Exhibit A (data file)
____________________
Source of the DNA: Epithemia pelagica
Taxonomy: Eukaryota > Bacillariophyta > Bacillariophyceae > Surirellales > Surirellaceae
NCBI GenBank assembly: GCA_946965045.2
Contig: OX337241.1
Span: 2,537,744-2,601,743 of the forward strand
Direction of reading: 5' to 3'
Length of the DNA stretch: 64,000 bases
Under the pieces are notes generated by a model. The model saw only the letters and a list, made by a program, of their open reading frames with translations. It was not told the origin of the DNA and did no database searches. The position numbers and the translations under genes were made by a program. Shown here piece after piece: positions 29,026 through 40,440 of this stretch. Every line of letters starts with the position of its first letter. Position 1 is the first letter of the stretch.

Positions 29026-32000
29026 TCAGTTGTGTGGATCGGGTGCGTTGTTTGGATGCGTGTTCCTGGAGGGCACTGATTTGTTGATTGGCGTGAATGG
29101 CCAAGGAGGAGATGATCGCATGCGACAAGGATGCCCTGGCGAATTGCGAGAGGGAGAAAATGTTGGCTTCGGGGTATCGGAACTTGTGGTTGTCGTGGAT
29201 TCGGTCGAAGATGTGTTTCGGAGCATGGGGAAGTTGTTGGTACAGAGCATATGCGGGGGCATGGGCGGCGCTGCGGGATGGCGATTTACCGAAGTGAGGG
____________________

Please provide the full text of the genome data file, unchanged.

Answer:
Source of the DNA: Epithemia pelagica
Taxonomy: Eukaryota > Bacillariophyta > Bacillariophyceae > Surirellales > Surirellaceae
NCBI GenBank assembly: GCA_946965045.2
Contig: OX337241.1
Span: 2,537,744-2,601,743 of the forward strand
Direction of reading: 5' to 3'
Length of the DNA stretch: 64,000 bases
Under the pieces are notes generated by a model. The model saw only the letters and a list, made by a program, of their open reading frames with translations. It was not told the origin of the DNA and did no database searches. The position numbers and the translations under genes were made by a program. Shown here piece after piece: positions 29,026 through 40,440 of this stretch. Every line of letters starts with the position of its first letter. Position 1 is the first letter of the stretch.

Positions 29026-32000
29026 TCAGTTGTGTGGATCGGGTGCGTTGTTTGGATGCGTGTTCCTGGAGGGCACTGATTTGTTGATTGGCGTGAATGG
29101 CCAAGGAGGAGATGATCGCATGCGACAAGGATGCCCTGGCGAATTGCGAGAGGGAGAAAATGTTGGCTTCGGGGTATCGGAACTTGTGGTTGTCGTGGAT
29201 TCGGTCGAAGATGTGTTTCGGAGCATGGGGAAGTTGTTGGTACAGAGCATATGCGGGGGCATGGGCGGCGCTGCGGGATGGCGATTTACCGAAGTGAGGG